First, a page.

Wear your seat belt. Basic driving safety behaviors—like wearing your seat belt, obeying the posted speed limit, and avoiding distractions—are applicable wherever you are.
Passenger safety abroad
Often, workers who travel abroad will use taxis and public transportation rather than attempting to drive in unfamiliar territory. But even public transportation can be hazardous. The Association for Safe International Road Travel (ASIRT) offers these safety tips for passengers abroad:
Plan ahead. Know which modes of transportation are available where you’re going, and plan to use the safest ones. Try to determine which bus and taxi companies have good safety records.
Exercise good judgment. If a bus, minivan, or taxi appears to be in poor condition, or if it is overloaded and top-heavy, don’t board. If the driver of a vehicle appears to be impaired in any way—due to drug or alcohol use, fatigue, or distraction and irritability—don’t take it. If once you’re on the bus or in the taxi, you discover that the driver is operating the vehicle recklessly or irresponsibly, speak up. If the situation doesn’t improve, disembark as soon as you can do so safely.
Look out for your basic safety. If you take a taxi, choose one with functional, accessible seat belts. Ride in the back seat, and buckle up.
Watch for traffic. When you’re entering or exiting a vehicle, be aware of your surroundings and any approaching traffic. Drivers in foreign countries sometimes stop for boarding and disembarking in the middle of the road.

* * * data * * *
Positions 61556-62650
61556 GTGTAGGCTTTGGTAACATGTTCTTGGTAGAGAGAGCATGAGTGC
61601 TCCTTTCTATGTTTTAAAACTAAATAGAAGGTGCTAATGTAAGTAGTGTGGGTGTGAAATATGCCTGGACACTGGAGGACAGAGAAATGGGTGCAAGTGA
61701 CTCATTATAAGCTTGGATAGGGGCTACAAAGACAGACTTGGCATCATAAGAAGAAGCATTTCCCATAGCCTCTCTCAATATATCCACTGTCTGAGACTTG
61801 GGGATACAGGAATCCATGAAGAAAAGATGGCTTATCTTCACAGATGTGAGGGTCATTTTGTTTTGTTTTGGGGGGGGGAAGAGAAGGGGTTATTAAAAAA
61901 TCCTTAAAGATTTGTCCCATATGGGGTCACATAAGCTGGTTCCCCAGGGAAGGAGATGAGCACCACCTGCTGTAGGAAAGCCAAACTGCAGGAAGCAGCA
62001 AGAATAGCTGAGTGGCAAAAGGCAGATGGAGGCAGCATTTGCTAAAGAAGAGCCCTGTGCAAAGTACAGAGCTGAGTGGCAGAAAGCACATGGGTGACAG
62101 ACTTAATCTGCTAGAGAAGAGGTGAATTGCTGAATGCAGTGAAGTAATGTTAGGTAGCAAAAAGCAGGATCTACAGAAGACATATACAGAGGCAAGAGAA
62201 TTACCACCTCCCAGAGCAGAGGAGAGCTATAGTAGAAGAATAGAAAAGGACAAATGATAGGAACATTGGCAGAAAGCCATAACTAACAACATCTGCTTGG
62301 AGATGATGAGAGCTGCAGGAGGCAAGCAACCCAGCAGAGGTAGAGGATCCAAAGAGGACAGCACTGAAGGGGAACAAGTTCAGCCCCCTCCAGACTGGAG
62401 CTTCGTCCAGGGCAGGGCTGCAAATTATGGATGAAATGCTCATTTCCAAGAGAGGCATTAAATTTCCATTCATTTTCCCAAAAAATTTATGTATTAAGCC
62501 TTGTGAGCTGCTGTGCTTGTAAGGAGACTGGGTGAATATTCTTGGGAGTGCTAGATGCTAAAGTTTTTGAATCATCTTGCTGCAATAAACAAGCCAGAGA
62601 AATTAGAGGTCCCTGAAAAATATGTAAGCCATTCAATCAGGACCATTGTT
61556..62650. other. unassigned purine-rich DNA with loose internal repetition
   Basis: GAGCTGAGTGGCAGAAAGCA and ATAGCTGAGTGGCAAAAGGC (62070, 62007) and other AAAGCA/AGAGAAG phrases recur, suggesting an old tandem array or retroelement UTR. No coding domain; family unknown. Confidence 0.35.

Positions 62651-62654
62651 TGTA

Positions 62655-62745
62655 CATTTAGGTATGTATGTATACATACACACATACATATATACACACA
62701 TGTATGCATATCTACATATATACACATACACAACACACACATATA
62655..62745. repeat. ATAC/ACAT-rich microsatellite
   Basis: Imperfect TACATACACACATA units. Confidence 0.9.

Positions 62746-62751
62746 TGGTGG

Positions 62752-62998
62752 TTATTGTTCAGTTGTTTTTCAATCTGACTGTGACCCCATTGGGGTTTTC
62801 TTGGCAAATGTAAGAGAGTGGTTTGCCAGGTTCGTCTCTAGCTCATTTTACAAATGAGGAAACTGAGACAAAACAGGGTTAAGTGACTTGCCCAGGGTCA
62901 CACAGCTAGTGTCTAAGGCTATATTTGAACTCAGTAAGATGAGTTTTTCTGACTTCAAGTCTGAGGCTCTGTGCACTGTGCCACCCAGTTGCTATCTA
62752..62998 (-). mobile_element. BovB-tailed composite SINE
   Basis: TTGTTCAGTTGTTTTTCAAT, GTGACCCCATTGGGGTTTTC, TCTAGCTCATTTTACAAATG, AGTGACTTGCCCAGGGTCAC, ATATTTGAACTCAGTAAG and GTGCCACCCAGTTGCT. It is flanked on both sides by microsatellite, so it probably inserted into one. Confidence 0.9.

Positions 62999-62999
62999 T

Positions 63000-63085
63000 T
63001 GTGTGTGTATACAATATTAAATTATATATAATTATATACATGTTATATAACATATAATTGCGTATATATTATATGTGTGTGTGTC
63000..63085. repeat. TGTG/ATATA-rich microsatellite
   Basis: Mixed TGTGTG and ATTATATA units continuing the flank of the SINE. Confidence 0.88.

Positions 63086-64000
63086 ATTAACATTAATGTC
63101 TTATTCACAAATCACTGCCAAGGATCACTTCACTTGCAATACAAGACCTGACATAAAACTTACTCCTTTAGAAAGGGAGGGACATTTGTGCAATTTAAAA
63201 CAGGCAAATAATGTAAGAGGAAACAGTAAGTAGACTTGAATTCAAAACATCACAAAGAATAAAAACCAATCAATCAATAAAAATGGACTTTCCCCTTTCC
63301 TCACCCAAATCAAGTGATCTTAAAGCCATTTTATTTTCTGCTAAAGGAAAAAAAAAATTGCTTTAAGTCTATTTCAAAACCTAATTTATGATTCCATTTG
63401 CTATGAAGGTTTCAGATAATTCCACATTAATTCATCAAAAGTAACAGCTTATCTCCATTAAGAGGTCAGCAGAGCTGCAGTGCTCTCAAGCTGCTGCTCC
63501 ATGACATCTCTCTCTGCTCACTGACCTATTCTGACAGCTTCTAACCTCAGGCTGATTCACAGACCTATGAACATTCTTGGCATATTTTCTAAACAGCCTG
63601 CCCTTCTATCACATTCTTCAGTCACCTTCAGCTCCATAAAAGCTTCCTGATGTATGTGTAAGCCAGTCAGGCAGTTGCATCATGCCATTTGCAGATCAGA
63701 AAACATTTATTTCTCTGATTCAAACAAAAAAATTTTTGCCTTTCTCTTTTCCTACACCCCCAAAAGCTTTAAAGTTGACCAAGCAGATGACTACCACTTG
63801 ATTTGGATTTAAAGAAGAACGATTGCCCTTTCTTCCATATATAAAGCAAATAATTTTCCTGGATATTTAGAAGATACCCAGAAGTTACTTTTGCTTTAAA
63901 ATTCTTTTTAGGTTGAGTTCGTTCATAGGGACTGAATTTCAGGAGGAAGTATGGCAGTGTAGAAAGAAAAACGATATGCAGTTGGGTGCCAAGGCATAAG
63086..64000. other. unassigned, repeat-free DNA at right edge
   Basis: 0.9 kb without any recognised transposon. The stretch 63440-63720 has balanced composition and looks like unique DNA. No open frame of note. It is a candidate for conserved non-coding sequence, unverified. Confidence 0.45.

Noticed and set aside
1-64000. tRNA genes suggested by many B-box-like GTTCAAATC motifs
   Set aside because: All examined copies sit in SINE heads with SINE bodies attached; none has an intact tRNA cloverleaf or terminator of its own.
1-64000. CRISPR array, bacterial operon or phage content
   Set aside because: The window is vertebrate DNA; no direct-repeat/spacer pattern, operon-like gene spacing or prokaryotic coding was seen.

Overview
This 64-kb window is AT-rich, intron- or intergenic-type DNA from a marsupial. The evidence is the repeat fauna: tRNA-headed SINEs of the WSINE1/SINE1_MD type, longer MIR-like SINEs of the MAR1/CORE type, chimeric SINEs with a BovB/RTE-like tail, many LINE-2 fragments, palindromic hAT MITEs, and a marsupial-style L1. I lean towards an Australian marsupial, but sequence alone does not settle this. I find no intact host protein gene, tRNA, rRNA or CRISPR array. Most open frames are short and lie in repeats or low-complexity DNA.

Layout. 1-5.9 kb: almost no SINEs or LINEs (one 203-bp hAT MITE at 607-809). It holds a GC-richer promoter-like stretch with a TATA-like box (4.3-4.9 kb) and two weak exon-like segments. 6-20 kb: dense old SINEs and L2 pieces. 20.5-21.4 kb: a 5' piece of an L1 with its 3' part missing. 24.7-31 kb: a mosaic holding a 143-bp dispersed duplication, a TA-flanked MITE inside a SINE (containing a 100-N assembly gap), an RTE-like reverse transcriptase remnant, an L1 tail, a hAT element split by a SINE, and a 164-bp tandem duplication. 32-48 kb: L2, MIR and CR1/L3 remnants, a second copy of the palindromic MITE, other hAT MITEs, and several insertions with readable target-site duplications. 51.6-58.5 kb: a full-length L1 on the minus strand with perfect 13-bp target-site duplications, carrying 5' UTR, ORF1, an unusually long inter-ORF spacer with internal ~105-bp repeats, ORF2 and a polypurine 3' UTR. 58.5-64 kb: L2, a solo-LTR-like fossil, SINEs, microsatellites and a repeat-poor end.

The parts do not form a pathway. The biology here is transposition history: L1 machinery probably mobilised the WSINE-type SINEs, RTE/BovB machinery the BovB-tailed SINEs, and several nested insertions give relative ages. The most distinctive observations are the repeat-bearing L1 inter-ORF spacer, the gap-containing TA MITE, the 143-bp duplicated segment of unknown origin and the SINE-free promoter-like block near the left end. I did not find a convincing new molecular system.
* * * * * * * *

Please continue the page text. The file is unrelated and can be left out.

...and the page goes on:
Report reckless driving. Let the taxi or bus company and the embassy know about reckless driving. ASIRT also takes reports of unsafe operators.
In other countries, cars may not have crumple zones and airbags. If you’re renting a vehicle, move the driver’s and
front passenger’s seats back as far as possible.
Pedestrian safety abroad
More than one-fifth of global traffic fatalities are pedestrians. If you’re traveling abroad, you need to be aware of traffic safety while you’re on foot, not just while you’re in a vehicle. ASIRT offers these safety tips for pedestrians:
Pay attention. Make an effort to learn and be aware of local traffic patterns, pedestrian rules, and conventions. Observe whether pedestrian rights are generally respected; in some areas, they are not. Watch for reckless driving behaviors, too—in some nations, they are more common than they are in the United States.
Be visible. Avoid areas where you cannot be easily seen. Wear bright clothing during the day and reflective clothing after dark.
Don’t jaywalk. Cross roads only at designated crosswalks.
Be especially careful at intersections. The traffic patterns may be different in other parts of the world. Be observant, and know what the traffic can be expected to do. Also, signals, lights, and signage may be located in different places than you would expect, so watch for them.
Look right-left-right. In countries where the traffic pattern is opposite that of the United States, make sure you look in the correct directions before you step off the curb.
Use the sidewalk. If no sidewalk is available, walk on the side of the road that faces oncoming traffic.